Senate Bill 1382 proposed changes that loosened restrictions during the 60-day waiting period for both taxpayer and auditor. The proposed legislation provided:

Once the notification required…is issued, the department, at any time, may respond to contact initiated by a taxpayer to discuss the audit, and the taxpayer may provide records or other information, electronically or otherwise, to the department. The department may examine, at any time, documentation and other information voluntarily provided by the taxpayer, its representative, or other parties; information already in the department’s possession; or publicly available information. The department’s examination of such information does not mean an audit has commenced if the review takes place within 60 days after the notice of intent to conduct an audit. The [required notification] does not limit the department in making initial contact with the taxpayer to confirm receipt of the notification or to confirm the date that the audit will begin. If the taxpayer has not previously waived the 60-day notice period and believes the department commenced the audit prior to the 61st day, the taxpayer must object in writing to the department before the issuance of an assessment or the objection is waved….

Essentially, the proposed legislation rendered the 60-day waiting period optional for either party. The auditors could examine 1) documents and other information voluntarily provided by the taxpayer, its representative, or other parties; 2) information already in the department’s possession; or 3) publicly available information. In addition, auditors could respond to taxpayer-initiated contact. Meanwhile, taxpayers could provide records or other information to the department during the 60-day waiting period. This was all without executing a waiver of the 60-day period.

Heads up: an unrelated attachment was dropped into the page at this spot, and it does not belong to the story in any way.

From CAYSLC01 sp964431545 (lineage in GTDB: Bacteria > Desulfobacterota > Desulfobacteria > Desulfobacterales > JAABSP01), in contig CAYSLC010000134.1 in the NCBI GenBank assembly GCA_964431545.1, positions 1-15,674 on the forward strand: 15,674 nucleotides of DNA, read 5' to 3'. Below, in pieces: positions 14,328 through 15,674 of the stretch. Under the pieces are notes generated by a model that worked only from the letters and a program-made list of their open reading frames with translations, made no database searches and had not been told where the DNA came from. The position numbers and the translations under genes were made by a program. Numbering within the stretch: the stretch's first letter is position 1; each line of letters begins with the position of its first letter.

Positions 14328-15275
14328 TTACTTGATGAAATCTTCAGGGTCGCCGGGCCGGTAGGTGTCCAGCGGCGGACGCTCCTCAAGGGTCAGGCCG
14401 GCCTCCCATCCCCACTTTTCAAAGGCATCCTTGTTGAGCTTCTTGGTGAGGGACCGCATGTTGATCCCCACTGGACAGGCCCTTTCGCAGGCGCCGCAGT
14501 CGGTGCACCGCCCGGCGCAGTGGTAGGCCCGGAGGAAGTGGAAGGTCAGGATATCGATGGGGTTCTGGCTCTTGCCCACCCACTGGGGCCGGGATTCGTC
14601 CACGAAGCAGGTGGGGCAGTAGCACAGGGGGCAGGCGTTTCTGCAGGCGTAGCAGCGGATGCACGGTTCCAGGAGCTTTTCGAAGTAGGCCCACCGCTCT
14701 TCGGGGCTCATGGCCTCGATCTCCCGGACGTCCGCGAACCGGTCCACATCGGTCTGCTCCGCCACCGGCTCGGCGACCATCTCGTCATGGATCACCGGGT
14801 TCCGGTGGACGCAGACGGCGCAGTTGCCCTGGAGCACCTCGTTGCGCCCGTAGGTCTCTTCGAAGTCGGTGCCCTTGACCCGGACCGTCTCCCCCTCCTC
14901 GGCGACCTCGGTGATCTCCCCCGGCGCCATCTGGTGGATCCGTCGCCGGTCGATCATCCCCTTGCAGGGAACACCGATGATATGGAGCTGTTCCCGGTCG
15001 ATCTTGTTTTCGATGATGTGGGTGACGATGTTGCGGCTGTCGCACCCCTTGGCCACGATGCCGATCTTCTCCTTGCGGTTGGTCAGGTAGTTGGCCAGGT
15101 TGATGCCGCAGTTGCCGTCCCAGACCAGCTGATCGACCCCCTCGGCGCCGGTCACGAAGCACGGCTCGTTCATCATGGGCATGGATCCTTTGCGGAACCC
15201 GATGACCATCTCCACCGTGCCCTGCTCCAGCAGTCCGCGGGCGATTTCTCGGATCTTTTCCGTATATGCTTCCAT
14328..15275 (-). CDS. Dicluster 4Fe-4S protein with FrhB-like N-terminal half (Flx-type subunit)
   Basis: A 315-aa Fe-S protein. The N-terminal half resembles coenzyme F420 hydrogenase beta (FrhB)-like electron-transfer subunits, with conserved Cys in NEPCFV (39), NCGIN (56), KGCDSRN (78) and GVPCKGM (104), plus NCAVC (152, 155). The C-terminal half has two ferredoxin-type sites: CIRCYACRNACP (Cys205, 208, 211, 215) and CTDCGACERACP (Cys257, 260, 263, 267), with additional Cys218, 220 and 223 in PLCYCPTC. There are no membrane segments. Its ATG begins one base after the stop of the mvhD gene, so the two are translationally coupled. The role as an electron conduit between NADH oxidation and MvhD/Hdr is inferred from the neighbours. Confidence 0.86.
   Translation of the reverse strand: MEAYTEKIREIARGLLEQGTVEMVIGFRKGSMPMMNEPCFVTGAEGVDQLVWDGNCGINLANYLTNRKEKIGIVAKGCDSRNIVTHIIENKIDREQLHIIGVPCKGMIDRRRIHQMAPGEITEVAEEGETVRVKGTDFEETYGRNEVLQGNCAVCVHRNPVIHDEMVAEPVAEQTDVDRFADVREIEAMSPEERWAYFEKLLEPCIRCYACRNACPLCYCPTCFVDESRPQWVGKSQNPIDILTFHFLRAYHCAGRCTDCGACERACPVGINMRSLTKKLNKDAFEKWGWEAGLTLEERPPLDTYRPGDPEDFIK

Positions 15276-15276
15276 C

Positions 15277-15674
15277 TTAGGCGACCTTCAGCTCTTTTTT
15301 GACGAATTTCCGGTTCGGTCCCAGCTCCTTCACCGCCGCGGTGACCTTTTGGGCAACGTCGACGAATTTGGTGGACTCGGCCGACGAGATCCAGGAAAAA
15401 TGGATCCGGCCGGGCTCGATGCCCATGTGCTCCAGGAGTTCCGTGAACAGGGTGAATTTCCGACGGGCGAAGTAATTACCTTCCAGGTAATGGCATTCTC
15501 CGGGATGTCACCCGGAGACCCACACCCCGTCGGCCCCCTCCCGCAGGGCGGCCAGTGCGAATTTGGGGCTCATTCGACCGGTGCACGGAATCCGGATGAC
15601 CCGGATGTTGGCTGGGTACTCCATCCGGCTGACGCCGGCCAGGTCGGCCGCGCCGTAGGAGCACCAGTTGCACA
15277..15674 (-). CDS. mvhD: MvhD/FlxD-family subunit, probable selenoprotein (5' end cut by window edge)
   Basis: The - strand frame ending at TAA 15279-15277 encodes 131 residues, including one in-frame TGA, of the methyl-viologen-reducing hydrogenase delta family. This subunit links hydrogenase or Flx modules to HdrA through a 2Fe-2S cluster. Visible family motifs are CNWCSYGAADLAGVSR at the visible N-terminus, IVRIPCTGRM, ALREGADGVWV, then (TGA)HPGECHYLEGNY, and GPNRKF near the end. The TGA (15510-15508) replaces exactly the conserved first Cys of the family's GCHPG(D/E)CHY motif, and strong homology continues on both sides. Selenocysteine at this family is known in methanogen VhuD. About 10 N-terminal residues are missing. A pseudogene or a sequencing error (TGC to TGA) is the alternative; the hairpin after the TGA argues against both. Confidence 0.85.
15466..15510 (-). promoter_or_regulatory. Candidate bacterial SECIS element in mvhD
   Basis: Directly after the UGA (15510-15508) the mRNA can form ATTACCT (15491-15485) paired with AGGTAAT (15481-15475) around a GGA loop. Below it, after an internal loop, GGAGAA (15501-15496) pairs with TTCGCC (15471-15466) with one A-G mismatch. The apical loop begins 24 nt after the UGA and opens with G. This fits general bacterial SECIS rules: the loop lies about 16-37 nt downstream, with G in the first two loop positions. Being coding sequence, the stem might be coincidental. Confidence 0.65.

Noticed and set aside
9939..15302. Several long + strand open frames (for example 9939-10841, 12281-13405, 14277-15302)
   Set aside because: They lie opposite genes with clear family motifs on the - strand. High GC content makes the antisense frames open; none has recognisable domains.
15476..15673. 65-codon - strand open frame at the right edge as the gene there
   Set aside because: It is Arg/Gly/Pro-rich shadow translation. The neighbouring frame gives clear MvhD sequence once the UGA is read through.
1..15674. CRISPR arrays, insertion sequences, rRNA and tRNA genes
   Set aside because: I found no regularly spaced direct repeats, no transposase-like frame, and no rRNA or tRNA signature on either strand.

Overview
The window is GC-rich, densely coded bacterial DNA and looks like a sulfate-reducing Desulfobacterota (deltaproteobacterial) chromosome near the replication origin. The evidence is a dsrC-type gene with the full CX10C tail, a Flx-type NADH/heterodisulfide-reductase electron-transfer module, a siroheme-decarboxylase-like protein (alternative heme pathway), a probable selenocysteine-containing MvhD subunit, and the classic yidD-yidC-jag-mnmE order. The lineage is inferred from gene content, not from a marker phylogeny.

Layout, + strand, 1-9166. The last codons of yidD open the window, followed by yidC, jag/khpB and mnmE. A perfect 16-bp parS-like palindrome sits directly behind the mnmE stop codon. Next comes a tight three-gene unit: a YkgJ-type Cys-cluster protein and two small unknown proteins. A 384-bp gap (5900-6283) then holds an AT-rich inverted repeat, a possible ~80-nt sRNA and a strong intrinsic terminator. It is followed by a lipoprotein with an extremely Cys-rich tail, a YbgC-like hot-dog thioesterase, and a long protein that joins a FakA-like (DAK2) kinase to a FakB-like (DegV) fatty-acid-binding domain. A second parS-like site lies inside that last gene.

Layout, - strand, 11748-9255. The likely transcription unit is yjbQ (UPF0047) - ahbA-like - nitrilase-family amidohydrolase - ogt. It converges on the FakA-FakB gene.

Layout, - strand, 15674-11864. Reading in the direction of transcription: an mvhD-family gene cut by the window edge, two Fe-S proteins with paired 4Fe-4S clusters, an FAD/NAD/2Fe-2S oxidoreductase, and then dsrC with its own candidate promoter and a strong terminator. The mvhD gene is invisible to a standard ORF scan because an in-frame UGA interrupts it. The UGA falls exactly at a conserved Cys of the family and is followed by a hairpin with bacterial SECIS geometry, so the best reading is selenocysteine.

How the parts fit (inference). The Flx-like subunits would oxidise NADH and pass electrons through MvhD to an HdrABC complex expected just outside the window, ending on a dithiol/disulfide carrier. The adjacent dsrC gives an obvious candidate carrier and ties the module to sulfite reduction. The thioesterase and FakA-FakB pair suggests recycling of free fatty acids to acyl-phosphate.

Finally, the requirement that violations of the 60-day waiting period be objected to in writing prior to the issuance of an assessment disadvantages the most vulnerable of all taxpayers, who may not be aware a violation has occurred or felt pressured by an auditor to produce documents early. Furthermore, many taxpayers do not engage counsel until after an assessment is issued based on the belief that they can handle the audit in-house. Under the S.B. 1382, counsel would have been barred from objecting to the 60-day waiting period violation if engaged after an assessment had been issued.

The End: 30-Day Exit Conference

The department has a one-year tolling period during which it must complete an audit,[4] which includes the initial 60-day waiting period discussed above. However, as mentioned above, the statute of limitations is also limited by 90 days at the end of the audit period.